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Project Morpheus: Ten key questions answered

By Mike Jackson on Friday 21st Mar 2014 at 3:30 PM UTC

CVG has play tested both Sony's Project Morpheus and the newest version of the Oculus Rift VR headsets in depth at the GDC expo this week. So, how do they compare?

Sony committed to giving Oculus a run for its money when the platform holder announced the Morpheus VR prototype at GDC on Tuesday.

CVG has already published first hands-on impressions of the Morpheus, and compared the official tech specs of the two units. But if you're as fascinated by these emerging devices as we are, you'll be interested to know exactly how Sony's unit works, what it can and cannot do, and what it feels like to use. And most crucially, is it better than Oculus? Let's get into the nitty gritty details...

Is Morpheus comfortable to wear?

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One of the first concerns for those who've never used VR is how it feels to wear the bulky-looking device on your head. This is one thing Sony has really nailed. The Morpheus looks big and heavy in pictures, but is actually super light-weight. Also, while the rather crudely Rift grips your head with rudimentary straps, the Morpheus uses a more developed plastic bracket that's fully adjustable and lined with super comfortable sponge and rubber buffering material. The actual display unit doesn't put any weight on your nose or cheeks whatsoever.

What are the blue lights for?

The blue lights don't just make the Morpheus look like something out of a Tron movie. They also serve as vital markers for the PlayStation Camera to track in the same way as it does the light bar on the DualShock 4 controller and the orb on the Move controller. Along with internal gyroscope and tilt sensors, Sony's light tracking system provides impressively fast and accurate three-dimensional head tracking to within what appears to be millimeters.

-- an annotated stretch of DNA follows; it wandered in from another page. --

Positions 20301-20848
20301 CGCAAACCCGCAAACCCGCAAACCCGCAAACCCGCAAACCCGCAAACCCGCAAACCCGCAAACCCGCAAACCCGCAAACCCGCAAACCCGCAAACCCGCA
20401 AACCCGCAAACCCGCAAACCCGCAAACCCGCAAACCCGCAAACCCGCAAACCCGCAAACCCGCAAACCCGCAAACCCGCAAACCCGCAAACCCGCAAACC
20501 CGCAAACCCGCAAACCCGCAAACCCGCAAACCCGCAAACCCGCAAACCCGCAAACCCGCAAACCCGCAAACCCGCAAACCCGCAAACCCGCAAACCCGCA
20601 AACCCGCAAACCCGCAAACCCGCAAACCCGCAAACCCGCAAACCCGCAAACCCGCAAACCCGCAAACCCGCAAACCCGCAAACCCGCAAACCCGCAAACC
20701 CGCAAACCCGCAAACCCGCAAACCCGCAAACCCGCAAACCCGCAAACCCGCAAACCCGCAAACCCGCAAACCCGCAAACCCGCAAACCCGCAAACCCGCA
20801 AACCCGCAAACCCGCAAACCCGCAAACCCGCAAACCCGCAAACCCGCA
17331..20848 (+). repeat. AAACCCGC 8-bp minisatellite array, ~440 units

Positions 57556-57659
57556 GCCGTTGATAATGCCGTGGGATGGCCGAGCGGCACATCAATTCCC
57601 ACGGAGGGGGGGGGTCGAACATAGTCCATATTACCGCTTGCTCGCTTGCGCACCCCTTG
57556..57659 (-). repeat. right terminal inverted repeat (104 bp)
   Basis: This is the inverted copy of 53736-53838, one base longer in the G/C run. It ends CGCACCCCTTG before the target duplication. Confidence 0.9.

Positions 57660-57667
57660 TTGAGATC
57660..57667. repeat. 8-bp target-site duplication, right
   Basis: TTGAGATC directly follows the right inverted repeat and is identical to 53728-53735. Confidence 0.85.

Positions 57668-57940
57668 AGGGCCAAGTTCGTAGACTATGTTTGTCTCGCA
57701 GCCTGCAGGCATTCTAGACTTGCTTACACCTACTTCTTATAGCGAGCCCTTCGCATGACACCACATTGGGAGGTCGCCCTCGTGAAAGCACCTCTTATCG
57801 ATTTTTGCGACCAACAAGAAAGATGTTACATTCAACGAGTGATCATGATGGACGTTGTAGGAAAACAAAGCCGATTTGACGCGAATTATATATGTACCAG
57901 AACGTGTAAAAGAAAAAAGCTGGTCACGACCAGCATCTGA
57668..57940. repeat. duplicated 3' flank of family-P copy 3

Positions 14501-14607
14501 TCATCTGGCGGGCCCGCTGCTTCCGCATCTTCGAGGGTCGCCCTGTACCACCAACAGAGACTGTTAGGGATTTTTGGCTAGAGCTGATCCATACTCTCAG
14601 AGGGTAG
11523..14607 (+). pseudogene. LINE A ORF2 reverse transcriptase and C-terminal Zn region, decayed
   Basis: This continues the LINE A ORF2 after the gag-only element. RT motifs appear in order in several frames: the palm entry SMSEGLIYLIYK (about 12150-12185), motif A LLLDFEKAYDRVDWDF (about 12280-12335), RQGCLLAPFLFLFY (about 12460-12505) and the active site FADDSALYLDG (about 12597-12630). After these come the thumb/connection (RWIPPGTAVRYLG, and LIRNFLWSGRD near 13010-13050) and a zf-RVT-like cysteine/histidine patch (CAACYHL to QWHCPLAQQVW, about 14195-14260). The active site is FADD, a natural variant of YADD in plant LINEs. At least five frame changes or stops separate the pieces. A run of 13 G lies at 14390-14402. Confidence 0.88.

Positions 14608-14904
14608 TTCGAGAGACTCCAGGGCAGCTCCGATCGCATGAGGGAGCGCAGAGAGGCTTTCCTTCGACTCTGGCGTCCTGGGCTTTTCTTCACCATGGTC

Does the display completely engulf your field of view?

Disappointingly, no. There are still fairly prominent black borders all the way around the outside of your view. You perceive a circle image that serves as your window into the stereoscopic 3D world. The view is very wide - suitable enough to provide an immersive experience - but you can still clearly see black borders. For comparison's sake, we thought the Oculus had a slightly wider field of view, but the differences were negligible.

How do you adjust focus?

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We were surprised that the Morpheus, at least in its current form, doesn't have any real on-board focus adjustment, such as a toggle switch or zoom dial. Instead, the entire unit must be shifted towards or away from your face via a short rail where the unit connects to the head-mounted bracket in the middle of your forehead. The first issue with this is, if you move the unit away from your face to achieve focus, you create a gap between your cheeks and the rubber seal around your eyes, meaning you can look down and see the outside real world, which detracts from the illusion of presence inside the sim.

Our main problem however, was that we simple never achieved a completely comfortable level of focus. The image was always slightly soft and no amount of adjustment seemed to fully rectify the issue. It was tolerable over short play tests, but we can imagine this causing some eye strain over longer periods of use. This, above all else, is an issue Sony must address in future prototypes.

Using the latest Rift prototype, for comparison, we experienced almost no issues with focus at all. We put the unit on and we were instantly comfortable with the clarity of the optics. But there is one catch...

How does its image quality compare to Oculus Rift?

Despite its focus issues, the Morpheus seemed to have the superior screen. The Rift's optics were sharp and comfortable, but unfortunately they are the gateway to a fairly lackluster screen, with a lack of definition and a scan line effect covering the entire display. Conversely, the Morpheus display appeared clearer and crisper.

We should note that pixel density appeared fairly low on both units, with the Rift seemingly using a slight softening filter to disguise the jaggies, which were more clearly evident on the sharper Morpheus display.

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The Morpheus also appeared to suffer from a very slight blur on moving objects, typically caused by poor pixel response.